North Carolina Department of Justice
North Carolina Department of Justice
North Carolina Department of Justice
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REPLY TO: Daniel D. Addison LABOR SECTION Phone 919/716-6680

Fax 919/716-6709

March 26, 2004

Mr. Harry E. Payne, Jr., Chairman Employment Security Commission of North Carolina

P.O. Box 25604 Raleigh, North Carolina 27611

Re: Advisory Opinion on Disclosure of Settlements; N.C. Gen. Stat. § 96-4(t)(1)(i) and N.C. Gen. Stat. § 96-4(t)(5)

Dear Chairman Payne:

On February 19, 2004 you wrote asking for an opinion about whether settlement documents related to certain Employment Security Commission (ESC) proceedings may, or must be, publicly disclosed. Specifically, you said that the ESC conducts investigations of employers to determine if they have unlawfully avoided unemployment taxes by transferring employees to shell companies controlled by the employers, a practice referred to as “SUTA (state unemployment tax act) dumping.” You noted that the ESC has entered into settlements with employers who, due to ESC investigations, have agreed in writing to dismantle certain SUTA tax shelter arrangements and pay additional unemployment taxes to the State. You said that these settlement agreements were executed after the employers had filed written protests over ESC tax assessments, but before the ESC Chairman ordered the matters referred to hearing officers to conduct hearings. You asked whether the information contained in the settlement documents is confidential or subject to public disclosure.

Your letter notes that North Carolina’s Employment Security Law (“ESL”) contains two provisions addressing the confidentiality and disclosability of ESC information and records: Mr. Harry E. Payne, Jr. March 26, 2004 Page Two

1) N.C. Gen. Stat. § 96-4(t)(1)(i) - “Except as hereinafter otherwise provided, it shall be
unlawful for any person to obtain, disclose, or use, or to authorize or permit the use of any
information which is obtained from any employing unit, individual, or unit of government
pursuant to the administration of this Chapter or G.S. 108A-29. . .”
2) N.C. Gen. Stat. § 96-4(t)(5) - “. . . Nothing in this subdivision shall be construed to
prohibit the Commission, upon written request and on a reimbursable basis only, from
disclosing information from the records of a proceeding before an appeals referee, deputy
commissioner, or other hearing officer by whatever name called, compiled for the
purpose of resolving issues raised pursuant to the Employment Security Law.”

Reading these two provisions together, it appears that information obtained in the administration of the ESL should generally be kept confidential, unless: 1) that information is in a record of an ESL proceeding before an appeals referee, deputy commissioner, or other hearing officer; and, 2) the information is compiled for the purpose of resolving ESL issues. The information in a SUTA dumping settlement agreement appears to fall into the category of information “compiled for the purpose of resolving issues raised pursuant to the Employment Security Law.” The ultimate question is whether the information in these settlement agreements is information in the records of a “proceeding before an appeals referee, deputy commissioner, or other hearing officer.” If so, it is disclosable.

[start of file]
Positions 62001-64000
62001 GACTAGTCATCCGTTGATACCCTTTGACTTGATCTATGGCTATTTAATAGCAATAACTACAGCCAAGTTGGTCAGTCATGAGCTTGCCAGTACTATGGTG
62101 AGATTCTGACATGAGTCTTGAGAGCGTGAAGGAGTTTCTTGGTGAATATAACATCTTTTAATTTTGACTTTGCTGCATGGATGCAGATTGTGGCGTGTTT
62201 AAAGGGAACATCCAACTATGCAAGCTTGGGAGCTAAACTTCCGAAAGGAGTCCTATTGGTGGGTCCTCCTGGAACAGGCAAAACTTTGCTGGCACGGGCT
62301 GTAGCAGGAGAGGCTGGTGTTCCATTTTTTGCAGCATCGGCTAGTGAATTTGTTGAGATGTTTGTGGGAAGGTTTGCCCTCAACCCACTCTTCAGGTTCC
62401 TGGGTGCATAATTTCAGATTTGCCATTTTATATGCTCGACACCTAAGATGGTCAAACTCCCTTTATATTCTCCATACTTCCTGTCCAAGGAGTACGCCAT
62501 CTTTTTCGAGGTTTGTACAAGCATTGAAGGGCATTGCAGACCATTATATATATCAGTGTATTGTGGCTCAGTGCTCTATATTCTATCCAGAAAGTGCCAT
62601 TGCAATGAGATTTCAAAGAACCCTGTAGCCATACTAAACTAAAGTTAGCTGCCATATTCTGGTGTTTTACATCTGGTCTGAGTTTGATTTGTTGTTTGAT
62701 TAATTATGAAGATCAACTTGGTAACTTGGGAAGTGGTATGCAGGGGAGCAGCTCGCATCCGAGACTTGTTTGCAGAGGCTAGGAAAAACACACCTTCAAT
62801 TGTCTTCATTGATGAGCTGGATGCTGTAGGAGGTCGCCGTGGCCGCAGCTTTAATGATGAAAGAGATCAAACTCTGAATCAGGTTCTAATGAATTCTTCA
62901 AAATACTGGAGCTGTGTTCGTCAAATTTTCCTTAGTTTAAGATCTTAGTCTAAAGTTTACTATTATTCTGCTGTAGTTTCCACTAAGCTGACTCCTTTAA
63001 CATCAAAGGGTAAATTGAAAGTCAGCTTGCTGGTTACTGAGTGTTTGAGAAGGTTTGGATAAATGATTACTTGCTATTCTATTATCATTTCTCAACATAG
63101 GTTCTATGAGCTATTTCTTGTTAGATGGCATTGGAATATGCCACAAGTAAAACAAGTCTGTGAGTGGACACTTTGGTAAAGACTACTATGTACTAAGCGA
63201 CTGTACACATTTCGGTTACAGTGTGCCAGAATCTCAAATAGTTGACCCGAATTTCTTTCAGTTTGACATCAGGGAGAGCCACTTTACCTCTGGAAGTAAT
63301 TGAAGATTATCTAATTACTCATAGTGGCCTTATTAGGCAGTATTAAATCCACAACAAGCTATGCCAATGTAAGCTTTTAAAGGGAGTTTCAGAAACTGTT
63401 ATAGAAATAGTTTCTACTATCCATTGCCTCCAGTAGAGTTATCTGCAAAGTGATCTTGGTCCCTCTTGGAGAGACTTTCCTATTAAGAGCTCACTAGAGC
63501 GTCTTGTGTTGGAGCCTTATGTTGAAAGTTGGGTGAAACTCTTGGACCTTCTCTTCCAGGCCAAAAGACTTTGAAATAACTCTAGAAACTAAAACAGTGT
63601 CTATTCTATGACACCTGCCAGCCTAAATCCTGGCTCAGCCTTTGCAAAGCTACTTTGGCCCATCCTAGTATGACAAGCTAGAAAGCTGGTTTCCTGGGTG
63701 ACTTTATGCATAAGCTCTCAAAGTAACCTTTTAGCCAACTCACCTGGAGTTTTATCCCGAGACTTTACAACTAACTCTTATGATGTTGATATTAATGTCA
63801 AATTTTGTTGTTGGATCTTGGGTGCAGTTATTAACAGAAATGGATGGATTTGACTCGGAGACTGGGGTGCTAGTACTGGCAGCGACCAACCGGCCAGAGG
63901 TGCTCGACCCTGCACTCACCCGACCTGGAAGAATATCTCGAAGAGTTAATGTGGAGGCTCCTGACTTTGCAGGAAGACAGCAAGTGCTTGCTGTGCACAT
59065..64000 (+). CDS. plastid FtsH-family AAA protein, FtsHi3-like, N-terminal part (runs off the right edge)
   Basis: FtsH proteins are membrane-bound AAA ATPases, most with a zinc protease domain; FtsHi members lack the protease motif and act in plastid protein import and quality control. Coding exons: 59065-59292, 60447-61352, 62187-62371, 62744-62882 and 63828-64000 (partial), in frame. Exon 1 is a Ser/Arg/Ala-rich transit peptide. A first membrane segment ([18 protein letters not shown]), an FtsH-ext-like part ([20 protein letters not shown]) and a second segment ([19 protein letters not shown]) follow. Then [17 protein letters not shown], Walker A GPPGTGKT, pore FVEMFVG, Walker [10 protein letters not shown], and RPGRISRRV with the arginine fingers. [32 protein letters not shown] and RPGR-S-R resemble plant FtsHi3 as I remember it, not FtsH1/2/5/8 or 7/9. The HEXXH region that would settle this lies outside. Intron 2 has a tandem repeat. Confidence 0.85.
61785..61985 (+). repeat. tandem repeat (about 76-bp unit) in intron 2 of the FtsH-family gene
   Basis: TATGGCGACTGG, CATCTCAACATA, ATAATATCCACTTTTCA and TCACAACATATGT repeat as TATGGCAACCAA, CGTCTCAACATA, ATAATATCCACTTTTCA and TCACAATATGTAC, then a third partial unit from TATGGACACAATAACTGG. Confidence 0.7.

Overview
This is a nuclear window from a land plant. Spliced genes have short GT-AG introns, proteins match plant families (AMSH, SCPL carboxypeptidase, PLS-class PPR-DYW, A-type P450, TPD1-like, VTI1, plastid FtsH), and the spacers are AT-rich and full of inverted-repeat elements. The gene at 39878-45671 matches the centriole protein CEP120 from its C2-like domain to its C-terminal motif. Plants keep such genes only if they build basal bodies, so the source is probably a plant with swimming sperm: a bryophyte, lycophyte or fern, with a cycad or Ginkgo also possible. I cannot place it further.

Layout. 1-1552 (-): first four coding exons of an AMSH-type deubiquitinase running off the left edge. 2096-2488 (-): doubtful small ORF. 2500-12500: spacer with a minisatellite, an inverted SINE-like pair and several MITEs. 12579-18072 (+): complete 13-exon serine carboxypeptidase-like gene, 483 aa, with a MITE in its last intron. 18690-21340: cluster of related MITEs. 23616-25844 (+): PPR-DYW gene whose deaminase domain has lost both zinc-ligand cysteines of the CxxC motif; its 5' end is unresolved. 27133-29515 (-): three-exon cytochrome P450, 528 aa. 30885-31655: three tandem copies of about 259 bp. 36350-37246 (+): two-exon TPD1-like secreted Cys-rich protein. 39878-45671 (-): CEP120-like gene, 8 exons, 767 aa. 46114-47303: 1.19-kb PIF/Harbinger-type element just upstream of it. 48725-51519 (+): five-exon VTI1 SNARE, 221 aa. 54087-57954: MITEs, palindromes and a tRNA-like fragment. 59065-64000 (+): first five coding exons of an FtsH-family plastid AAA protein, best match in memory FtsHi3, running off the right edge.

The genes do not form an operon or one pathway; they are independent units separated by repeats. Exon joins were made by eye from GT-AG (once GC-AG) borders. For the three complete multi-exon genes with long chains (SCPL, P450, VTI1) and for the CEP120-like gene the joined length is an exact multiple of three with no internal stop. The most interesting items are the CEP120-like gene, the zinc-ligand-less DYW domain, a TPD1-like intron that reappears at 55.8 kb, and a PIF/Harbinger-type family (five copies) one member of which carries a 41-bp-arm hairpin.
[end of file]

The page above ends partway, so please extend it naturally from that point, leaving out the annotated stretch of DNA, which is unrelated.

The ESL does not define a “proceeding,” as that word is used in N.C. Gen. Stat. § 964(t)(5). Nor does the ESL specify when a proceeding before an appeals referee, deputy commissioner or other ESC hearing officer officially commences. However, N.C. Gen. Stat.§ 96-4(m) does describe generally the process by which the issue of an employer’s liability for additional unemployment taxes comes before a deputy commissioner and/or a hearing officer. This statute authorizes the ESC to hold hearings to determine the rights and liabilities of employers and to have evidence taken in front of a hearing officer. Testimony is recorded, and the testimony and records from the hearing officer’s hearing are transmitted to the Commission. A hearing is then held before the Commission, or a designated Deputy Commissioner, for a review of the evidence and a determination of the disputed issues. Notably, N.C. Gen. Stat. § 964(m) provides that hearings are open to the public. These hearing officer and Deputy Commissioner hearings provided for in Section 96-4(m) are the kinds of “proceeding[s] before an appeals referee, deputy commissioner or other hearing officer by whatever name called” that appear to be contemplated by the information disclosure provisions of N.C. Gen. Stat. § 964(t)(5).